International Ice Hockey Federation

Korean Hockey Magic

Korean Hockey Magic

PyeongChang awarded 2018 Olympics in 2011

Published 07.02.2018 23:30 GMT+10 | Author Lucas Aykroyd
Korean Hockey Magic
It took three attempts, but Korea finally earned the right to host a Winter Olympics when PyeongChang's bid won the day in Durban in 2011. Photo: Andri Basevych
A lot of good things have happened for Korean hockey in this decade. But the biggest boost came when PyeongChang earned the right to host the 2018 Olympics.

Leading up to the 2018 Olympic Winter Games in PyeongChang, we’re looking back at some of the biggest developments in this sport in an ongoing series called “Korean Hockey Magic.”

The Korean work ethic is legendary, and even an abbreviated re-telling of PyeongChang’s road to the Winter Games makes it clear: persistence pays off. Korea had to bid not once, not twice, but three times before finally securing the third Winter Olympics in Asian history and the first outside Japan, which has hosted twice (Sapporo 1972, Nagano 1998).

PyeongChang is a county in the mountainous Gangwon province in the northeast of the Republic of Korea, long famed for abundant nature, Buddhist temples, and the Yongpyong ski resort, among other attractions. In 2002, when its bid made the final round of voting for the 2010 Olympics, it had strong governmental and public support, a well-conceived transportation plan, and a vision for a post-Olympic legacy. But the time wasn’t ripe for Olympic hockey to come to PyeongChang yet.

2 July 2003 was one of the happiest days in Vancouver’s history – and one of the saddest for PyeongChang. During the 115th IOC session in Prague, the first round of voting among delegates favoured PyeongChang with 51 votes, while Vancouver got 40, and Salzburg dropped out after getting just 16.

However, Canada’s West Coast metropolis picked up most of Salzburg’s vote in Round Two, and Vancouver edged PyeongChang 56-53. At GM Place (known as Canada Hockey Place during the 2010 Olympics), Canadians who had gathered to watch the verdict on the giant scoreboard erupted with cheers – foresaging what would happen there when Sidney Crosby got the golden goal in overtime against the United States in 2010. Marie-Philip Poulin scored twice to give Canada a 2-0 final win over the American women.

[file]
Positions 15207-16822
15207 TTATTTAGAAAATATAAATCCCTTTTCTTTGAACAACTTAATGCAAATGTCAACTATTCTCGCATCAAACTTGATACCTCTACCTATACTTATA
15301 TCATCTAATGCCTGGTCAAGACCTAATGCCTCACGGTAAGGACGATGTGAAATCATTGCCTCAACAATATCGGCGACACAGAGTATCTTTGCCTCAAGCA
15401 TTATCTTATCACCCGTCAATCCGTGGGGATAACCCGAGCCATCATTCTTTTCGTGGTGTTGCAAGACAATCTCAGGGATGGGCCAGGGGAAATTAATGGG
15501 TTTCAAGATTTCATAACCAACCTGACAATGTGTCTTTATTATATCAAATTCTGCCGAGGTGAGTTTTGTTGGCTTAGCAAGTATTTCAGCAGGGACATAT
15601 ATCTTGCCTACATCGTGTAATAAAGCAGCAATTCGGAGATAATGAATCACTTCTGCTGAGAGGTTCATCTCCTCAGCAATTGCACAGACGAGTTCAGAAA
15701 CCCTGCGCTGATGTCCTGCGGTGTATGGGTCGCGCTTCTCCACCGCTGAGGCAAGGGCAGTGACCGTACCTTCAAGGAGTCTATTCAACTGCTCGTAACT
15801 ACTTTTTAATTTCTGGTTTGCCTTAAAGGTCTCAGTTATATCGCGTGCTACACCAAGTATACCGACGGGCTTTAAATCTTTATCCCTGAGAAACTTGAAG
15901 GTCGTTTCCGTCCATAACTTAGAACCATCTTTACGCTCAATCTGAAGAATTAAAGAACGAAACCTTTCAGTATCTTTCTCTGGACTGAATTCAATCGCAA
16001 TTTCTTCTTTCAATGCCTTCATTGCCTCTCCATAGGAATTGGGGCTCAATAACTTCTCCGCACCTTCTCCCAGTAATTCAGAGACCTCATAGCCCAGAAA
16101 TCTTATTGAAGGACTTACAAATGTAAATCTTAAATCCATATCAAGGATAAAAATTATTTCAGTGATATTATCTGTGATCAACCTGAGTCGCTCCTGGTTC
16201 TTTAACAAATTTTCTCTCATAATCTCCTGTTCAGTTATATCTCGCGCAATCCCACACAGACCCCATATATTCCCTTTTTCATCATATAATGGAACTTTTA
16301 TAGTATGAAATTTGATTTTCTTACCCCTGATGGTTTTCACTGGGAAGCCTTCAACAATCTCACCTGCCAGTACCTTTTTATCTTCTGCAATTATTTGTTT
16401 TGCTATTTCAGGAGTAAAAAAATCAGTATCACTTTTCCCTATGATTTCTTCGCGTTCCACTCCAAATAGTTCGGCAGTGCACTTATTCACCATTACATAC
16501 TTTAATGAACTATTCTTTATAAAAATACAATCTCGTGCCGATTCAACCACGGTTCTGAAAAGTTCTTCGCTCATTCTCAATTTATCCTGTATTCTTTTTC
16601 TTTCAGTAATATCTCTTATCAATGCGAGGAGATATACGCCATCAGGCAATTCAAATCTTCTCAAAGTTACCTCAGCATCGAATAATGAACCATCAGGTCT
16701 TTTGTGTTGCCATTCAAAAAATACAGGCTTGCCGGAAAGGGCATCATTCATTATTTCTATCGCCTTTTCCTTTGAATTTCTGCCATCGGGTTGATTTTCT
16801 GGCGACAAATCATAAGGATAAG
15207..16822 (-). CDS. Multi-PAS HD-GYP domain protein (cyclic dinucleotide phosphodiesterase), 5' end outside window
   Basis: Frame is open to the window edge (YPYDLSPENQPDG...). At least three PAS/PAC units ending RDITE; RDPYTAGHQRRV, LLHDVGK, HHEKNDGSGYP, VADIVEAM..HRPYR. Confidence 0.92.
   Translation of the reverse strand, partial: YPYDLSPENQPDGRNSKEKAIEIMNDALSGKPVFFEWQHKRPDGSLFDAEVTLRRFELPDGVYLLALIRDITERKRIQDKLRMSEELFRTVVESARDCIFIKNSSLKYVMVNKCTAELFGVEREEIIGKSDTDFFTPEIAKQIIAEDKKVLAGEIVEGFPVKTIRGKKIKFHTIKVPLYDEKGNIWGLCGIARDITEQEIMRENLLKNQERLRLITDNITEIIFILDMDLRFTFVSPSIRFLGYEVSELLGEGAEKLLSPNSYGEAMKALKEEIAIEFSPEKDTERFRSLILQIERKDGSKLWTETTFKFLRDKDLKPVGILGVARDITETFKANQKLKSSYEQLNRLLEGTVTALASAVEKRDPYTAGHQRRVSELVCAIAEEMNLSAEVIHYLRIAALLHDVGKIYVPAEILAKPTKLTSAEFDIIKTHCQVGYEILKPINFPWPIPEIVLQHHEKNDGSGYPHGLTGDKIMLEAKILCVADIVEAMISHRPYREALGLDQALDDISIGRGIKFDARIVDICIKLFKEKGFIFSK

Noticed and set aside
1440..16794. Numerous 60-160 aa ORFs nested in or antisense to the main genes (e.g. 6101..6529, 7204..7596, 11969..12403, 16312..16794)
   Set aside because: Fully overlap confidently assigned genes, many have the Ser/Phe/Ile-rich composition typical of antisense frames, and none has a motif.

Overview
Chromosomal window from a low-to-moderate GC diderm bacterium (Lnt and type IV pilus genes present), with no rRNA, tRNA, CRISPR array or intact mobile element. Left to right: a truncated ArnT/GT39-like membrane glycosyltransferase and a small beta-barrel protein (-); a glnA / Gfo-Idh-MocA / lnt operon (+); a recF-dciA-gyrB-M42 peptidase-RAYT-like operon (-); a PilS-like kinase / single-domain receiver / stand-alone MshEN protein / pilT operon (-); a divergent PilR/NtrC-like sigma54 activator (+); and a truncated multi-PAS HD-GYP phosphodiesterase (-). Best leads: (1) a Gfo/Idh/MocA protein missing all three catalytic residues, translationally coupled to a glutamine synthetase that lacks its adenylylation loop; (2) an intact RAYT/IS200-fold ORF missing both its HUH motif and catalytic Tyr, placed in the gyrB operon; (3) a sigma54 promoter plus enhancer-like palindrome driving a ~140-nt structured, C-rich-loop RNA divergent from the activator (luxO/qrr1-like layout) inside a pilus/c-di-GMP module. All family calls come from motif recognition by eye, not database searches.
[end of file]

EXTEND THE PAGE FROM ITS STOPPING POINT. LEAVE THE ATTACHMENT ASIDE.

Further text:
Undeterred, Korean organizers decided to bid again for the 2014 Olympics. But like the Bill Murray movie Groundhog Day, it must have felt as if they were reliving a strange (and unwelcome) dream. Heading into the IOC vote in Guatemala City on 4 July 2007, the Koreans had plenty of goodwill left over from 2010, and their plan to invest heavily in new venues located close to one another drew acclaim. Yet again, they fell short.

With Russian president Vladimir Putin appearing in person to promote the Sochi bid, Russia claimed the right to host its first Winter Games. The voting was eerily similar to the last time, as PyeongChang led Sochi 36-34 in the first round, and Salzburg dropped out after getting just 25 votes. But in Round Two, Sochi heartbreakingly edged PyeongChang 51-47.

The stage was set for Canada to blank Sweden 3-0 in the 2014 men’s gold medal game seven years later, while the host Russians would finish empty-handed after losing 3-1 to Finland in the quarter-finals. And Poulin got the overtime winner as the Canadian women shocked the U.S. with a 3-2 comeback victory at the Bolshoy Ice Dome.

“If at first you don’t succeed, try, try again.” PyeongChang applied this maxim to perfection when questing for 2018. Ramped-up public support, new and improved ski facilities, and travel times of less than an hour between all venues highlighted the “New Horizons”-themed bid.

On 6 July 2011, Korea’s dream of being just the fourth non-European country ever to host the Winter Olympics came true. At the 123rd IOC session in Durban, PyeongChang got a whopping 63 votes on the first ballot, eclipsing Munich (25) and Annecy (7). Wild celebrations burst out across Korea after succeeding in what had become, in the words of the Christian Science Monitor, a “national obsession.”

“Koreans have been waiting for 10 years to host the Winter Games,” said bid leader Yang Ho Cho. "Now we have finally achieved our dream.”

“We never gave up and tried again and listened to your advice and improved our plans,” added former Gangwon governor Jin Sun Kim.

Since then, the benefits for Korean hockey have been clear. Above and beyond PyeongChang, the national team also made it to the top division for the IIHF Ice Hockey World Championship in Denmark (Copenhagen and Herning) in May. It’s the first Asian nation to earn such a promotion independent of the old Far East Qualifier program, via which Japan played in the top division from 1998 to 2004.

The women’s team got more funding and has been centralized to prepare for the game with visible effects as well.

Beautiful Olympic hockey venues await the teams, fans, and media, with the Gangneung Hockey Centre (capacity 10,000) and the Kwangdong Hockey Centre (capacity 6,000) ready to go. Regardless of who wins the medals in 2018, this is already a golden age for Korean hockey.

Previous stories from the series:

 

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